Legends of Chess highlights: Anand-Ivanchuk game ends in draw; wins for Carlsen, Gelfand

Catch the score, moves, commentary and highlights from Chess24 Legends of Chess, the penultimate event of the million-dollar Magnus Carlsen Chess Tour.

Vladimir Kramnik

Vladimir Kramnik could still qualify for the knockout but only if he beats his former rival Magnus Carlsen while Peter Svidler loses to Anish Giri.   -  Reuters

Hello and welcome to the highlights of Chess24 Legends of Chess, the penultimate event of the million-dollar Magnus Carlsen Chess Tour.

 

Highlights from Wednesday's action:
 


 

Today's pairings:

Boris Gelfand (Israel) vs Ian Nepomniachtchi (Russia)

Ding Liren (China) vs Peter Leko (Hungary)

Vassily Ivanchuk (Ukraine) vs Viswanathan Anand (India)

Peter Svidler (Russia) vs Anish Giri (The Netherlands)

Magnus Carlsen (Norway) vs Vladimir Kramnik (Russia)


WHAT HAPPENED ON TUESDAY?

A day after stopping Boris Gelfand 2.5-0.5 for his first win in the chess24 Legends of Chess, Viswanathan Anand crashed to a stunning defeat, by a similar margin, to an otherwise struggling Ding Liren in the eighth round on Tuesday.

Surprisingly, Anand lost both his games with white pieces rather tamely. In between, he drew with black.

In this battle involving two players out of reckoning for a place in the semifinals, Anand faltered early in the first game with a knight-retreat and soon found his castled-king on the queenside come under fierce attack. Anand saw no way of saving the position and resigned inside 25 minutes of game-time.

WATCH | DAY SIX REVIEW BY RAKESH RAO

 

In the second, where Anand played black, the battle was fought on an even keel. In the third, Anand erred more than once after the opening lines of Sicilian Najdorf. His position fell apart and he lost his queen before resigning.

In the most watched game of the day, leader Magnus Carlsen let second-placed Ian Nepomniachtchi off the hook after gaining a firm grip with black pieces but crushed the Russian in the second. The third game, where Carlsen held a clear advantage, ended in a draw.

In the remaining contests, Vassily Ivanchuk and Peter Leko bounced back from defeats in the second game to draw level with victories in the third, against Anish Giri and Boris Gelfand. Vladimir Kramnik, too, came close to levelling the match at 1.5-1.5 against fellow Russian Peter Svidler but could not convert a sizable advantage into a win in the third game.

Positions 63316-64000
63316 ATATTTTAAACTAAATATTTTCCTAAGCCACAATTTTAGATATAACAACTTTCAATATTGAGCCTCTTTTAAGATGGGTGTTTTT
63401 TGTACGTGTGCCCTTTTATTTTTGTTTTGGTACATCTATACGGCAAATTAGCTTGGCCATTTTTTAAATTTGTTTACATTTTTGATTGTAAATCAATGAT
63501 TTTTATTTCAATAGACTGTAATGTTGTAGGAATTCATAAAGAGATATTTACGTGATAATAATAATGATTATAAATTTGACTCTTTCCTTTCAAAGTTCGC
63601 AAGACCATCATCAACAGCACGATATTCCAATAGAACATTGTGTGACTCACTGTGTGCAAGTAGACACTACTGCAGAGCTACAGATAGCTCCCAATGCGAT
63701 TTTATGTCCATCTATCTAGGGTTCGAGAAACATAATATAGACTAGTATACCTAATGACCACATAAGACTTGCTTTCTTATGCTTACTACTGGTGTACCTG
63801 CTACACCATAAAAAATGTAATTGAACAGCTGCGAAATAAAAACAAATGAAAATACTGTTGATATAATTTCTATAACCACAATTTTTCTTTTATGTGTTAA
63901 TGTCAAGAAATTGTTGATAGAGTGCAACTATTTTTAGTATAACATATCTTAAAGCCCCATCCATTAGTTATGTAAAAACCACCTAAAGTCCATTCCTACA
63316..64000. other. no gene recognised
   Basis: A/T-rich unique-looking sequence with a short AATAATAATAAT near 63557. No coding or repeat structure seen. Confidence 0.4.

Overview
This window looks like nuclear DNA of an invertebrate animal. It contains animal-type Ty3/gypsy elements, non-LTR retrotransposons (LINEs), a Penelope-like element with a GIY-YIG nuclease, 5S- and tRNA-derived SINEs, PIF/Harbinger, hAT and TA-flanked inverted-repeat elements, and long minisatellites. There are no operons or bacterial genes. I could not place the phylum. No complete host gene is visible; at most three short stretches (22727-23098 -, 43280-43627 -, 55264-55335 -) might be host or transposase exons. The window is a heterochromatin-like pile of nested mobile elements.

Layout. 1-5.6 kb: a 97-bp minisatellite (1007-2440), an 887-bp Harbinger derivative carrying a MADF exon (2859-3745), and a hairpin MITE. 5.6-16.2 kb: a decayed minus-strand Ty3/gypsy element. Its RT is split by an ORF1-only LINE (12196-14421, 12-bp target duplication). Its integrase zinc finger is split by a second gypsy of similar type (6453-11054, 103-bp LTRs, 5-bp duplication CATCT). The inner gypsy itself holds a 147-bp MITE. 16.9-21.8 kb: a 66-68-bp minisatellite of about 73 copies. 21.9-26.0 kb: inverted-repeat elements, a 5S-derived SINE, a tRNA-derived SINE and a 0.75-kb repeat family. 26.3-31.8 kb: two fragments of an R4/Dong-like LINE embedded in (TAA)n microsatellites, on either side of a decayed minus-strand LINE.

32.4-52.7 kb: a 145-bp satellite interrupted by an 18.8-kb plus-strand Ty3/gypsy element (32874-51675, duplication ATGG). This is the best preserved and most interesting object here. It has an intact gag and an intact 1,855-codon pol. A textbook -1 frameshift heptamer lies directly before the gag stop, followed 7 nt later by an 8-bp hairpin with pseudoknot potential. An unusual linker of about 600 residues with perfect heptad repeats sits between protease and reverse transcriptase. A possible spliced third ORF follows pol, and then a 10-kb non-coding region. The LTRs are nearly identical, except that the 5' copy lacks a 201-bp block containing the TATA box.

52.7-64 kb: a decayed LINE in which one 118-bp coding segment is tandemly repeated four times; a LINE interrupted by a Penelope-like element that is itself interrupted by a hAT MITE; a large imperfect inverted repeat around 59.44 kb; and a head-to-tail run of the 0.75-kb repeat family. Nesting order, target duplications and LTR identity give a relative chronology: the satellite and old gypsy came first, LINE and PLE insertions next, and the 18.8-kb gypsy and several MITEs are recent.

With both Russians in contention for two available semifinal spots, the winner of this match will considerably brighten the prospects of reaching the knockout phase of the competition.
 

Eighth round: Game One: Viswanathan Anand lost to Ding Liren (Chn); Ian Nepomniachtchi (Rus) drew with Magnus Carlsen (Nor); Vladimir Kramnik (Rus) lost to Peter Svidler (Rus); Anish Giri (Ned) drew with Vassily Ivanchuk (Ukr); Peter Leko (Hun) drew with Boris Gelfand (Isr).

Game Two: Liren drew with Anand; Carlsen bt Nepomniachtchi; Svidler drew with Kramnik; Ivanchuk lost to Giri; Gelfand bt Leko.

Game Three: Anand lost to Liren; Nepomniachtchi drew with Carlsen; Kramnik drew with Svidler; Giri lost to Ivanchuk; Leko bt Gelfand.

Position after Game Three: Liren bt Anand 2.5-0.5; Carlsen leads Nepomniachtchi 2-1; Svidler leads Kramnik 2-1; Giri level with Ivanchuk 1.5-1.5; Gelfand level with Leko 1.5-1.5.


TOURNAMENT PREVIEW

Without being among the favourites, six seasoned practitioners bring in a fresh flavour to the penultimate event of the million-dollar Magnus Carlsen Chess Tour.

Such being the scenario on the eve of the $150,000 Chess24 Legends of Chess event, the point of interest will be whether at least one of the ‘legends’ deny the four younger players monopolising the semifinal spots.

If Magnus Carlsen (aged 29), Anish Giri (26), Ding Liren (27) and Ian Nepomniachtchi (30) advance following a nine-round preliminary phase, it will be a repeat line-up of the Chessable Master held earlier this month.